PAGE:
By Lauren Drewes Daniels
By Alice Laussade
By City of Ate
By Scott Reitz
By Lauren Drewes Daniels
By Alice Laussade
Over the last few years, regional cuisine has evolved beyond mere food. Today, the focus is less about what's on the plate and more on "theme." A cuisine is developed, primped, tweaked, tested, and cross-dressed with other regionally influenced grub until it becomes the basis for a restaurant concept. Then the theme is heavily marketed via well-greased PR machinery that packages it in words like "concept," "innovative," "fusion," and "distinctive," while layering on meaningless statistics such as "our executive staff represents over 100 years of combined industry experience" to glaze it with credibility. (Hell, Burger King probably has more than a million years of combined food industry experience among its management staff, but that doesn't make their Whoppers any more digestible.)
Cajun food is an illustration of this process. Emerging as a highly specific cuisine centered in Louisiana, the food received national attention as a hot, eclectic culinary style. Other chefs around the country quickly picked up on its distinct zip and folded some of its elements, such as blackening, into their menus. From there it graduated to the "hot" concept stage, and chains grasped it as a new marketing tool. Now everything is blackened, and Cajun-spiced this and that is everywhere.
Launched by Sam's Cafe founder Jack Baum, Dallas-based Canyon Cafe, a small chain, is swimming in the "hot" concept phase of this evolutionary progression. And it's evident from their corporate propaganda that they are having a hard time keeping their heads above the slurry of concept babble. "We started with Sam's Cafe in Dallas in 1989, and we are excited to see it evolve into our award-winning Canyon Cafe concept," a press release quotes Baum as uttering. Then there's this: "The combination of a red-hot management team and a unique, southwest-of-anyplace-else menu earned Canyon Cafe the honor of being named one of the country's most exciting concepts in 1997..." I asked corporate executive chef Travis Henderson what exactly this award-winning concept was, and specifically, what "southwest-of-anyplace-else" meant.
"It's kind of hard to define what a Southwestern restaurant is," he explains. "We're kind of making our own niche as we go along. And it's basically a confluence of different kinds of cooking...We try to pull from old traditional Mexican cooking as well as New Mexican Sonoran style and then incorporate a little Native American with a little Texas in there as well...we try to incorporate those items into fairly comfortable foods...but we jazz it up a little bit to make it something a little out of the ordinary." Clear as chipotle sauce.
Then there's this cogent press release quote from none other than Henderson himself: "We are pioneering uncharted terrain between avant-garde Southwestern and Native American cuisine. The menu reflects a twist between old and new..." When I asked him how all these abstractions translate into a plate of food, he responded: "That's a good question. Well, hopefully that with our new menu creativity, that being some things you haven't seen before coming in, and pairing them with some of the older style dishes, like with pork chops and pot roast and things of that nature." President Bush couldn't have said it better.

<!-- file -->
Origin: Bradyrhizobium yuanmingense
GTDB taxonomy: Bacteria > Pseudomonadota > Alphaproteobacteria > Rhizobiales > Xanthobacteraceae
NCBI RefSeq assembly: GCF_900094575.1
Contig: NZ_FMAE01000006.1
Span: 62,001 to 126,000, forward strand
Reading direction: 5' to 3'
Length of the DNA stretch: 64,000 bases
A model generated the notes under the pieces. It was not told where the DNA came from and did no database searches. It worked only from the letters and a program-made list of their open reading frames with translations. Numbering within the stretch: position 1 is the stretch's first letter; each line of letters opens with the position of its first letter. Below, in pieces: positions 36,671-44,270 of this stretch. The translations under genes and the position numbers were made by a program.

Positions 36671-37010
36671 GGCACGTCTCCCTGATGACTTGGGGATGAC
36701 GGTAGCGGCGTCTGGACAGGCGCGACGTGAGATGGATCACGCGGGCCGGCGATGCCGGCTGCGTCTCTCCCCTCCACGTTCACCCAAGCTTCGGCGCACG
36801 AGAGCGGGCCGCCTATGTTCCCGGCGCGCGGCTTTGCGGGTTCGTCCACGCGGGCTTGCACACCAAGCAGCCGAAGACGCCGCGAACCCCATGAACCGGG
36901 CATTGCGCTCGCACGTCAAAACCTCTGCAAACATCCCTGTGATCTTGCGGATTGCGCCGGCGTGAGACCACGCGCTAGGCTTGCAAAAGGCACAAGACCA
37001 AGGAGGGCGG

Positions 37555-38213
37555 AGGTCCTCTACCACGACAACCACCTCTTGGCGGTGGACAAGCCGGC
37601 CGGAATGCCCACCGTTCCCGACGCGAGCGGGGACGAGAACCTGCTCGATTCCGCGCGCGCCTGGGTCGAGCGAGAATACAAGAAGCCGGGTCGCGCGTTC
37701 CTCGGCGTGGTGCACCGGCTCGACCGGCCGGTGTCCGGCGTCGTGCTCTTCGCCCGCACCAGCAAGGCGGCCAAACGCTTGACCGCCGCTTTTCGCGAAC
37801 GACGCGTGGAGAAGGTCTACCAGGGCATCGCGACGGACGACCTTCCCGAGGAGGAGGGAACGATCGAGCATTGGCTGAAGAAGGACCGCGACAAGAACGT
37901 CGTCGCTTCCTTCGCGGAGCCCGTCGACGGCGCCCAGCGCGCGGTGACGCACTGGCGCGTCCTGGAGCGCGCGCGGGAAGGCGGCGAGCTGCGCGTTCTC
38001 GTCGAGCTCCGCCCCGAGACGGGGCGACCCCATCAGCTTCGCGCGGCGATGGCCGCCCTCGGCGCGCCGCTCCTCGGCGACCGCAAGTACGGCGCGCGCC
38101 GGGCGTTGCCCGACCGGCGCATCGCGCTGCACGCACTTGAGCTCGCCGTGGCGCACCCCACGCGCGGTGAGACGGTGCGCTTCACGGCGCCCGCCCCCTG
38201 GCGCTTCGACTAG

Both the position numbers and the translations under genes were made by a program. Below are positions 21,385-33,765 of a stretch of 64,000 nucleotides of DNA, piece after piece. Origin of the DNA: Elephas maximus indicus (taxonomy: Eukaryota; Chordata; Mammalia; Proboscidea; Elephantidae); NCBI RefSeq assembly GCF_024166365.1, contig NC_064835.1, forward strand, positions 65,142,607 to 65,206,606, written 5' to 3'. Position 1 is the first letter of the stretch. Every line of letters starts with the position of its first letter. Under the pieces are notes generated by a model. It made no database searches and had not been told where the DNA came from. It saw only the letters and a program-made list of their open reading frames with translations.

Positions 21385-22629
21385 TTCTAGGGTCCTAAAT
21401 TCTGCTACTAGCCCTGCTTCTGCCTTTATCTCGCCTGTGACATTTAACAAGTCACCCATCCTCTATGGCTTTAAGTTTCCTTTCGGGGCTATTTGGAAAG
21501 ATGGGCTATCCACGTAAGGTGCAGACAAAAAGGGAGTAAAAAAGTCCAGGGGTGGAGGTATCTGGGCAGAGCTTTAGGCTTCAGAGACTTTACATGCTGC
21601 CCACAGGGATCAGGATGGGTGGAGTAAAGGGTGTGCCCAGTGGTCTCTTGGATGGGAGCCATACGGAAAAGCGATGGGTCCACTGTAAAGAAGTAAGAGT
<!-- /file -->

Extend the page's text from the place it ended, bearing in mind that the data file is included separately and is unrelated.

The press packet makes several references to this elusive Native American influence. Yet there is no clear indication as to its manifestation or how it shapes the menu. "We tend to put fresh grilled products, instead of prepackaged things...on the menu, corn being one," answers Henderson. According to these criteria, my high school cafeteria had Native American influences too. Especially on fresh-fish Friday.
As you may have guessed by now, I'm not one who passionately embraces venues absorbed in themes and contrivances. This is not to say there aren't fine thematic restaurants featuring regional cuisine, of which Rooster is one example. But this clouded Canyon kitsch is a little too much restaurateuring by way of concepts and buzz words for my taste. Yet what's truly amazing in light of all of this muddled focus is that the whole concept doesn't completely collapse under the weight of its thematic load. In fact, some of the menu actually works quite well.
The first thing you'll notice as you move from the parking lot to the entrance of this hip pueblo by the tollway is a pair of what Canyon Cafe calls its "mammoth signature torches," sort of like a pair of rusty woks on elaborate light pole pedestals that have been lit up with Molotov cocktails. Upon entering this roundish restaurant, you'll see "softly troweled" walls in rich mauve hues and putty tones cluttered with scores of "authentic" New Mexican and Native American artifacts--battered shutters, assorted baskets, pots and plates, even a dug-out canoe. It's arranged with the same thematic sensibility applied to 1980s fern bars when the walls were crusted with old stop lights, rusty license plates, antique telephones, beer signs, Dodge Dart hub caps, and prehistoric bicycles. Other touches include sections of wall created with Arizona sandstone and a sunken, canopied gazebo-like contraption in the center of the restaurant constructed of hand-stripped ponderosa pine timbers.
The semi-circular bar has an arc of these timbers near the ceiling, fanning out into the restaurant like a series of rimless spokes. In the center of that gazebo is a water-filled stone well with a network of gas jets breaking the surface, flaming up into a huge pounded copper dome chimney vent--firewater as thematic high drama.
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